Haiti Rewind: Day Two

Monday, September 13, 2010

On our first official day in Haiti we were awakened at 2am by our lovely friends the Roosters. They obviously were not on the same time clock as us. Around 6:30am we got up, did our quiet times, and went down stairs for breakfast. They had fresh fruit and toast for breakfast and it was so delicious. I had been worried about the food, because when I went to Ecuador years ago the food was definitely a challenge. But they served delicious food all week. After breakfast we loaded up in the tap-tap and headed over to Sherri's.

Sherri runs a school/orphanage from her home, where hundreds of kids are given the opportunity to receive a quality education. She is an incredibly sweet and passionate woman and has done so many wonderful things for the people and children in Haiti.

When we got to her house we were greeted by a group of kids and dogs who were so excited to see us, and acted like they had known us their entire lives. Around 9am we headed over to this little 2nd floor church. Everyone was in their very best clothing, kids dressed in their best dresses, and so passionate about hearing the Word of God. They had one wire that could either power the light or the microphone but made it work. The whole service was in Creole but I have never heard such joyful singing to the Lord before. There were probably 50 of them in the room and they sang louder then any performance i've ever heard. It would give me chills listening to them praise God. At the end of the service our team lined up at the front of the church and we sang Amazing Grace in english, while they sang it in Creole. Absolutely the most beautiful version of Amazing Grace i've ever heard. After church, we went back to Sherri's, had lunch, and then packed up to walk the revine.

Our journey through the revine was indescribable. The poverty was overwhelming, like nothing I had ever seen before. There were houses upon houses, small dirty roads, trash filled river, and people everywhere. It made me very aware of just how spoiled americans are and how much we take for grantid. These people live in a one room concrete brick home with 10-15 people per home, and a tin roof. And here we are in america with mansions, multiple cars, money in our wallets, good health, and we go about each day with out thinking twice. In most cases we find ourselves thinking we need more. I remember feeling so incredibly guilty for my unthankful attitude back home. After we crossed the ravine- this trash filled river that they use as their drinking, cleaning, and bathing water- groups of parents and children would come rushing up to Sherri. They did this because Sherri has set up a program in the ravine that keeps all the children there from becoming sick or malnourished. So parents would bring their kids to her to get medicine, food and clothing for newborns, etc. They are all so grateful for Sherri and I felt blessed to have the opportunity to be able to help a small bit in her mission.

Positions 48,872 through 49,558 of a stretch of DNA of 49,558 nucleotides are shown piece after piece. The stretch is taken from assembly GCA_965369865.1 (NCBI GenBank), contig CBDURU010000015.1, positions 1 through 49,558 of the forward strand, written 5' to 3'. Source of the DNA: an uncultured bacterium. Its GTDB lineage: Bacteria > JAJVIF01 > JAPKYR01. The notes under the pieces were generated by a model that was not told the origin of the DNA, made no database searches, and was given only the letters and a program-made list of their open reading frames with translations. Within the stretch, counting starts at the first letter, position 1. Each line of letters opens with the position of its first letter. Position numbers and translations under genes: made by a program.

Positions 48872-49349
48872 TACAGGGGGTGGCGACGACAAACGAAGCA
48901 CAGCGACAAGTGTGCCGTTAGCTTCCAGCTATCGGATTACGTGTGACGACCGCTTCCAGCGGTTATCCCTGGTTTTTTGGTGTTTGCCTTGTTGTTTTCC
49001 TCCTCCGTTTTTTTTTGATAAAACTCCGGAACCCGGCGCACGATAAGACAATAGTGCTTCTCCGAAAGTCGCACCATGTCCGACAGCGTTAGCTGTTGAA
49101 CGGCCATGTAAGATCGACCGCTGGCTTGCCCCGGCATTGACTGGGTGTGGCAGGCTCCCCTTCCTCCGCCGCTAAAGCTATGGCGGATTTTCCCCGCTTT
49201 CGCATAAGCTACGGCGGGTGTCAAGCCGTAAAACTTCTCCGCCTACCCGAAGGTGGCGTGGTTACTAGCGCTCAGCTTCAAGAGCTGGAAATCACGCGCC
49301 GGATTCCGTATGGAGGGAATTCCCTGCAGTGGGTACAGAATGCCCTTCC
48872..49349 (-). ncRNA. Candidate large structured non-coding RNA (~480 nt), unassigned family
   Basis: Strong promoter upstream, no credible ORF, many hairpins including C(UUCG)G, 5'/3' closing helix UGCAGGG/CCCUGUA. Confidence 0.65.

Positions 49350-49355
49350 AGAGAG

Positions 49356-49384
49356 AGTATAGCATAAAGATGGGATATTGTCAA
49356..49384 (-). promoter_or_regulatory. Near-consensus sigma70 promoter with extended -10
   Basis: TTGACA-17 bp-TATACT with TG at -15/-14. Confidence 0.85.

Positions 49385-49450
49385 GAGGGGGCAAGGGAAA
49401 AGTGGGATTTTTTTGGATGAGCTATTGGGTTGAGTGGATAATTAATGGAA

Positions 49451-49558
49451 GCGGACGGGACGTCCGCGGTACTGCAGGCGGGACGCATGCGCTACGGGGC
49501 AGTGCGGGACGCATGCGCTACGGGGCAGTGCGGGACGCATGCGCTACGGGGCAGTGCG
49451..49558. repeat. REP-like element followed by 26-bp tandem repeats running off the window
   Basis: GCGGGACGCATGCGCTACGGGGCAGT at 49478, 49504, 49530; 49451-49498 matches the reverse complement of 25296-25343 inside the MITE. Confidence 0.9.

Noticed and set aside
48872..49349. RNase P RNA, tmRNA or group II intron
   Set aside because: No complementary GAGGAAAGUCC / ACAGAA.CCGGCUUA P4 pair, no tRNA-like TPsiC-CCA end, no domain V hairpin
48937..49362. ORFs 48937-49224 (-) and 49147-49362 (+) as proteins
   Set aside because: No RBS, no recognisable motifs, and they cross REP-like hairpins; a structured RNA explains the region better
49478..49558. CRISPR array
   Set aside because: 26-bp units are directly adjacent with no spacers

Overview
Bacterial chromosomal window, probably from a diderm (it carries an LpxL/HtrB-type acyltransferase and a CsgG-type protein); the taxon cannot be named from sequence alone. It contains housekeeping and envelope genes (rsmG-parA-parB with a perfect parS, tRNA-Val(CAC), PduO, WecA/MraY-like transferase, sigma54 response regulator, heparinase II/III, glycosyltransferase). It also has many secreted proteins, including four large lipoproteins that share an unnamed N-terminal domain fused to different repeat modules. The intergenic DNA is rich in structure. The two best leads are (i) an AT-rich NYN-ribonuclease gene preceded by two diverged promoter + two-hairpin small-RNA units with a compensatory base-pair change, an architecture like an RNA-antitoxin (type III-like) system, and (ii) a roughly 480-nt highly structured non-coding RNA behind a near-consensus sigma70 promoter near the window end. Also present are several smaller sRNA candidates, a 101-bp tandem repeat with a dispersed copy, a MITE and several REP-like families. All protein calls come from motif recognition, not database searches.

After we walked the ravine, we headed back to our guest house for dinner. They served spaghetti which was delicious and then we had our group devotion time. I remember being completely exhausted during that devotion time. The sinus infection I was battling combined with the heat and the day's activities had warn me out. I tried my best to stay awake but it was difficult. After devotion we separated out all of the supplies we had brought and then they told me I should go to bed. So I gladly left, took a shower, and headed to bed.

It was an incredible day- and just the beginning of me falling in love with Haiti!

(The pictures posted in the opposite order of how they happened. Start from the bottom to get proper order)

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